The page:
ISU Headlines

Idaho State University Associate Professor Klug pens book on understanding needs of American Indian students

Posted December 14, 2012

Idaho State University's Beverly Klug, associate professor of education, has authored a new book "Standing Together: American Indian Education as Culturally Responsive Pedagogy" that examines educational programming for Native students.

"Across the United States, there exist many false and misleading perceptions concerning American Indians and their cultures," Klug said. "These perceptions have proven to be detrimental to the success of Native students, especially where these practices tend to reflect 'one-size-fits-all' educational programming."

Beverly KlugTo address this problem, the Association of Teacher Educators (ATE) created a Commission on the Education of the American Indian to address the needs of Native students and how to better prepare in-service and new teachers through new information to assist in changing the way Native students are educated in our schools.

The commission's efforts are presented in Klug’s new book, which brings together Native and non-Native voices in an exploration of American Indian education in a way that has not been done previously.

"This volume represents some of the research and thinking that has resulted from our first three years of work," said Jane McCarthy, ATE Commission chair. "We have presented our work several times a year to diverse audiences at our Association of Teacher Education (ATE) conferences. Our work has been influenced by the input and feedback from our colleagues who have generously critiqued and responded to our papers and seminars."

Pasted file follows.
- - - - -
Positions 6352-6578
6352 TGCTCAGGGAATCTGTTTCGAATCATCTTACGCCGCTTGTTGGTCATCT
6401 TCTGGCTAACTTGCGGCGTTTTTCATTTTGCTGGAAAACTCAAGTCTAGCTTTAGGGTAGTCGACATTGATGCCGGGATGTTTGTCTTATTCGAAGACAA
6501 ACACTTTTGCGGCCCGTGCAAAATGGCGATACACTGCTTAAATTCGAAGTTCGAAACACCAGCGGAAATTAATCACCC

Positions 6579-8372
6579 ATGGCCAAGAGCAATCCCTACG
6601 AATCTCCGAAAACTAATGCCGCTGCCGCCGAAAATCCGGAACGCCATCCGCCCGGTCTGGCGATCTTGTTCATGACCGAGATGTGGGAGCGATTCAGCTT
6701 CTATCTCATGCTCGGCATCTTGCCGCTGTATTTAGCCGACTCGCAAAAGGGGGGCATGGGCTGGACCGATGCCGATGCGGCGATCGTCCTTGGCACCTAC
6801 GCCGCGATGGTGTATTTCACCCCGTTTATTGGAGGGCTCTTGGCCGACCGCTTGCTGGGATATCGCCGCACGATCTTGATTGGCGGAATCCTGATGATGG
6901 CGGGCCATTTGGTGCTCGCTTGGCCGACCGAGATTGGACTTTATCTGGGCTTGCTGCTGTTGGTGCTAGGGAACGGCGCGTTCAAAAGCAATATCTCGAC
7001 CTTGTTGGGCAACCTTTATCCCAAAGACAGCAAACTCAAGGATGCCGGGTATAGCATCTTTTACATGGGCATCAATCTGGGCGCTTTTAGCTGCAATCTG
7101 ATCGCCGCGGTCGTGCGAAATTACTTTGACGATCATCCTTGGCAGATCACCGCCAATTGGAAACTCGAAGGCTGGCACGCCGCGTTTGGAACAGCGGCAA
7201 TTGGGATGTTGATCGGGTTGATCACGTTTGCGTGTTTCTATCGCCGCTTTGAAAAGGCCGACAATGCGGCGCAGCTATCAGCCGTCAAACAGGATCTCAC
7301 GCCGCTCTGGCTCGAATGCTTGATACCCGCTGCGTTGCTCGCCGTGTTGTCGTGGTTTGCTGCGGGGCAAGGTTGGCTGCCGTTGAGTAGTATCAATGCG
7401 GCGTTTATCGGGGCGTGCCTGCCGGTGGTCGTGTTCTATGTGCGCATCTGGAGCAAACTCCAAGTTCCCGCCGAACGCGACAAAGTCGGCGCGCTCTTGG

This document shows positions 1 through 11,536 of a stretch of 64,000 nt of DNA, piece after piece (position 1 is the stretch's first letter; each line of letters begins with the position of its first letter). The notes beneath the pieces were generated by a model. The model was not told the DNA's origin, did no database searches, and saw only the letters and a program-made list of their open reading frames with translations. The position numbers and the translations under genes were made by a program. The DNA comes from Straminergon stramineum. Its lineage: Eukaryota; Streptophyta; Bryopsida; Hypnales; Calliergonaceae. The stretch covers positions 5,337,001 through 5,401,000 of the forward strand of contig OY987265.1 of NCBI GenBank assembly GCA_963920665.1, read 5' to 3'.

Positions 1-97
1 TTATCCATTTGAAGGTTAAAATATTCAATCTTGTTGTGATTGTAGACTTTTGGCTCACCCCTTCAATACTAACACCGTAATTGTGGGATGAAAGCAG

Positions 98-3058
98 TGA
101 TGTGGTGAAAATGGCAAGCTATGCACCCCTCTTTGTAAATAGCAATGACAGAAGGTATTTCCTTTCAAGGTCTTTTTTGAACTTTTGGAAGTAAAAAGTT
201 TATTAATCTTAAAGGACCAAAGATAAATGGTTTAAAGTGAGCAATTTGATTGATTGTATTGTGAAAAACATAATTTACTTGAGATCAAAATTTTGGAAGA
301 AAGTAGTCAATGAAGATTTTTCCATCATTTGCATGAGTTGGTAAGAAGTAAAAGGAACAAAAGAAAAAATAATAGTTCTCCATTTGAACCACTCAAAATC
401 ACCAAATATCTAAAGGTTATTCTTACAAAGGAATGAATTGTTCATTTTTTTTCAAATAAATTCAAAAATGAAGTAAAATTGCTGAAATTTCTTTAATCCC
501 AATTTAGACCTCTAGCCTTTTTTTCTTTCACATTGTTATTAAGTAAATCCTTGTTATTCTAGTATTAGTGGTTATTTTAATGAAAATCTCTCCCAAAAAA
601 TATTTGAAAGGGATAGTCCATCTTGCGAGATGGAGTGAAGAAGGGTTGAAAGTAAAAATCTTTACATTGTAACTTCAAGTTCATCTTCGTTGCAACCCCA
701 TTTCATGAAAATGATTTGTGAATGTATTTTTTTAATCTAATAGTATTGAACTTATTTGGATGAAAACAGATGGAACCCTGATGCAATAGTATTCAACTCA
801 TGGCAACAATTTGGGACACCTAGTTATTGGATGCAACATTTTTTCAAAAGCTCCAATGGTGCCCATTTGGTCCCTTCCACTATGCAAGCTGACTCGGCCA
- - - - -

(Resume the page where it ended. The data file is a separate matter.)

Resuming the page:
Book coverThe book is divided into three sections, with Part I providing an overview of what has been done the current era of Tribal self-determination to promote successful educational efforts to grow and change institutions serving Native students.

Part II of the book centers on the educational reform efforts of No Child Left Behind (2001) and how this legislation has negatively impacted education for American Indian students.

Lastly, Part III of the book focuses on the future and developing Native leadership for schools while finding common ground that recognizes and respects the legitimacy of both Native American and European systems of education. 

"This volume is designed to stimulate thinking and discussion and to spur action on the part of educators to work for social justice in all aspects of our educational system, and in particular for a much neglected sector, the education of the American Indian," Klug said.

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